AAG In Action: Is self-managing your investment property worth the hassle?
A client recently came to us for help as they were experiencing significant issues with an investment property they were self-managing. After meeting with the AustAsia Real Estate team (a division of the AustAsia Group), it became apparent that the challenges they were facing were beyond what we could have anticipated – including late rent payments, noise complaints from the neighbours that had escalated to the police, and general anti-social behaviour including vandalism within the community.
Upon further investigation and with the support of our Real Estate team, it was discovered that the property was in complete disarray. The tenants were drug-addicts and had allowed squatters to reside in the home, so there was no question that they needed to be evicted ASAP. Urgent repairs were also needed in order for the property to be made habitable for new tenants.
AAG in Action
When the urgency of the situation became clear, our client gave AustAsia Real Estate (“AARE”) the authority to take over the management of the property and our team took immediate action.
On our client’s behalf, our first step was to issue a Notice to Tenant of Breach of Agreement under Section 62(3) of the Residential Tenancies Act. This was in response to the general nuisance of the residents, and the fact that there were unauthorised persons living at the property. The notice was to be complied with within 14 days of its issue, and after the number of days had passed the matter was immediately escalated to the Magistrates Court. Shortly thereafter, the Registrar issued the Order for Vacant Possession of the premises.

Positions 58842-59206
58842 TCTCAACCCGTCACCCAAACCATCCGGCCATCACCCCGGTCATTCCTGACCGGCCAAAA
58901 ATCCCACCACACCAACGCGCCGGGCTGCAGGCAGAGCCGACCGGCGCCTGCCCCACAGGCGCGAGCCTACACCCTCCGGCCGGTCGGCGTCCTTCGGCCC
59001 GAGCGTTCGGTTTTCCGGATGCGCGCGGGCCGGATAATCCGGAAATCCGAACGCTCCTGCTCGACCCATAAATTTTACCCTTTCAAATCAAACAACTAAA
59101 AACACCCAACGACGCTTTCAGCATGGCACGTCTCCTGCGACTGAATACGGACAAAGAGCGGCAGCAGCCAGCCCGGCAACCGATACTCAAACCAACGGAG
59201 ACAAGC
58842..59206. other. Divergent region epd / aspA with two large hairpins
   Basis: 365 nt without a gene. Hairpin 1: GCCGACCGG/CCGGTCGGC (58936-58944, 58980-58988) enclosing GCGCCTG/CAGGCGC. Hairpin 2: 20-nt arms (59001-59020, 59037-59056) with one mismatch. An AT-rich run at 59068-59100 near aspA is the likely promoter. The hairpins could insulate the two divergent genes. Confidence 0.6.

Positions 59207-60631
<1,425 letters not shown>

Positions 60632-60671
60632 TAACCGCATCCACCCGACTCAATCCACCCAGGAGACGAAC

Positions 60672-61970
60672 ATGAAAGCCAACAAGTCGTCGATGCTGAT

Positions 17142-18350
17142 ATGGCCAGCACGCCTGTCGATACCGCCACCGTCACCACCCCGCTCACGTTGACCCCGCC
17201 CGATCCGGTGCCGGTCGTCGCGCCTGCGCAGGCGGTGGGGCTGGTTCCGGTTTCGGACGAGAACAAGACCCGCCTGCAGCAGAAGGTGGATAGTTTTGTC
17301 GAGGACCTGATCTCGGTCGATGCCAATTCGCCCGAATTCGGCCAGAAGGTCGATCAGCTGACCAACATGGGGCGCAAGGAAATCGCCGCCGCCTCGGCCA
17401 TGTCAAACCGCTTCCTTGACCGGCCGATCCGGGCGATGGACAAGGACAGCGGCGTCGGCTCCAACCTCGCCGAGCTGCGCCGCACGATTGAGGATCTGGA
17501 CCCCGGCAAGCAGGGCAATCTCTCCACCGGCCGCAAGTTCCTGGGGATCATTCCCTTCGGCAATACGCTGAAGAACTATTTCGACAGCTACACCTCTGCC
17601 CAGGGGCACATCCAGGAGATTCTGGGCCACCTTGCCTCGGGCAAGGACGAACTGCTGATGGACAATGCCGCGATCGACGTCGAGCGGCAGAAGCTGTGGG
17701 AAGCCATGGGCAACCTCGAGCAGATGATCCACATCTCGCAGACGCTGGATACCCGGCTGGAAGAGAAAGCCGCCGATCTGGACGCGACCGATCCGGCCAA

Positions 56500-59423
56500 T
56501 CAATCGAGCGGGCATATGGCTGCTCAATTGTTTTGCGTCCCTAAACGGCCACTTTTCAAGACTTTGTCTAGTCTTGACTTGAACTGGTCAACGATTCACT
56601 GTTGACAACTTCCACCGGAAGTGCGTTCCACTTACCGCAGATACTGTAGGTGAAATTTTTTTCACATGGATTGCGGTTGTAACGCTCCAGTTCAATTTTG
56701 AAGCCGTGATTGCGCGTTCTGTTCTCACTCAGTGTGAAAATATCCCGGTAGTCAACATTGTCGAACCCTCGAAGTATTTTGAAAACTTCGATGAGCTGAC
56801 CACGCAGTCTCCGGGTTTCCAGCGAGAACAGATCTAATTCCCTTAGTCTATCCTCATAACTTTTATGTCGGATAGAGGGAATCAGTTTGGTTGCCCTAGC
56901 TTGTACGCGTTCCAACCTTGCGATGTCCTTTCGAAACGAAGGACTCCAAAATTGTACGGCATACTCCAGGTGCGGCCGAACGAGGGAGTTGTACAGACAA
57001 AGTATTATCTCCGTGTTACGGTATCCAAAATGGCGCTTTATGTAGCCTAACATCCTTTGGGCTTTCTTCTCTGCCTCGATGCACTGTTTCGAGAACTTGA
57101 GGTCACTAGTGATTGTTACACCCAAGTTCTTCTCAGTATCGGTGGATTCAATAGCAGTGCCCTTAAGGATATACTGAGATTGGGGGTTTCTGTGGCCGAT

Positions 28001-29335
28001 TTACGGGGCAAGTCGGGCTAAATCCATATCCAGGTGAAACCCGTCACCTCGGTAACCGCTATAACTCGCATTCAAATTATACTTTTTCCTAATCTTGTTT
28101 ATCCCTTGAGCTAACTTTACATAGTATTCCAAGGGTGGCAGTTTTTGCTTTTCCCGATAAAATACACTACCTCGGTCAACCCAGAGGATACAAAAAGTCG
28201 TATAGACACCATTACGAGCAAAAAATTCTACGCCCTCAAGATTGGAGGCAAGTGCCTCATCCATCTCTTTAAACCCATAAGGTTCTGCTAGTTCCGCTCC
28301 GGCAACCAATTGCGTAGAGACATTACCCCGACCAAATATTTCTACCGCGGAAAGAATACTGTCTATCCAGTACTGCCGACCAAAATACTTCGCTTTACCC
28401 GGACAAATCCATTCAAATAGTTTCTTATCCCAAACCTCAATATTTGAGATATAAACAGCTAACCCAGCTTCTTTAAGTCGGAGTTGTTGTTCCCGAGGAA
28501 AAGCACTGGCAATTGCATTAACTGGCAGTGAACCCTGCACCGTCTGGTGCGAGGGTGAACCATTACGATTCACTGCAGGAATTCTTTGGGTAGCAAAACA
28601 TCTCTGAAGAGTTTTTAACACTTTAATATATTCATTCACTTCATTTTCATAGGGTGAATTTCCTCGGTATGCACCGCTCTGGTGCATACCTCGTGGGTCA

From the initial breach notice to proceeding with Court Action, there were 11 police reports within the month. In the end, due to our determined and swift actions through the court the tenant and squatters left the property of their own accord. This saved the client from having to pay in excess of $700 to organise a Bailiff from the Sherriff’s office to evict the problematic tenant.
The next course of action was to prepare the property for rent for a new tenant. This task seemed insurmountable, given the scope of essential repairs required including:
- Plumbing and electrical works;
- Glass works;
- Cabinetry repairs;
- Tile cleaning and bathroom sealing;
- Blinds and carpet cleaning;
- Plastering and painting;
- Lock repairs;
- Pool servicing;
- General handyman work and cleaning; and
- Gardening works.
Understandably, the client was overwhelmed by what they faced and were contemplating cutting their losses and selling the property. Fortunately, by engaging the assistance of AARE, we were able to alleviate their stress and engaged our team of regular contractors to return the home to a very liveable state.
Within a short space of time, our client’s property was as good as new. And, through the good work of our contractors and by putting a positive outlook on the future rental income, we were able to increase the previous rent by $100 per week.
The sheer ‘never give up’ attitude by the AARE team, together with our caring and supportive approach, gave our client the confidence to stick with the property and the ability to move on with their lives, the situation well behind them.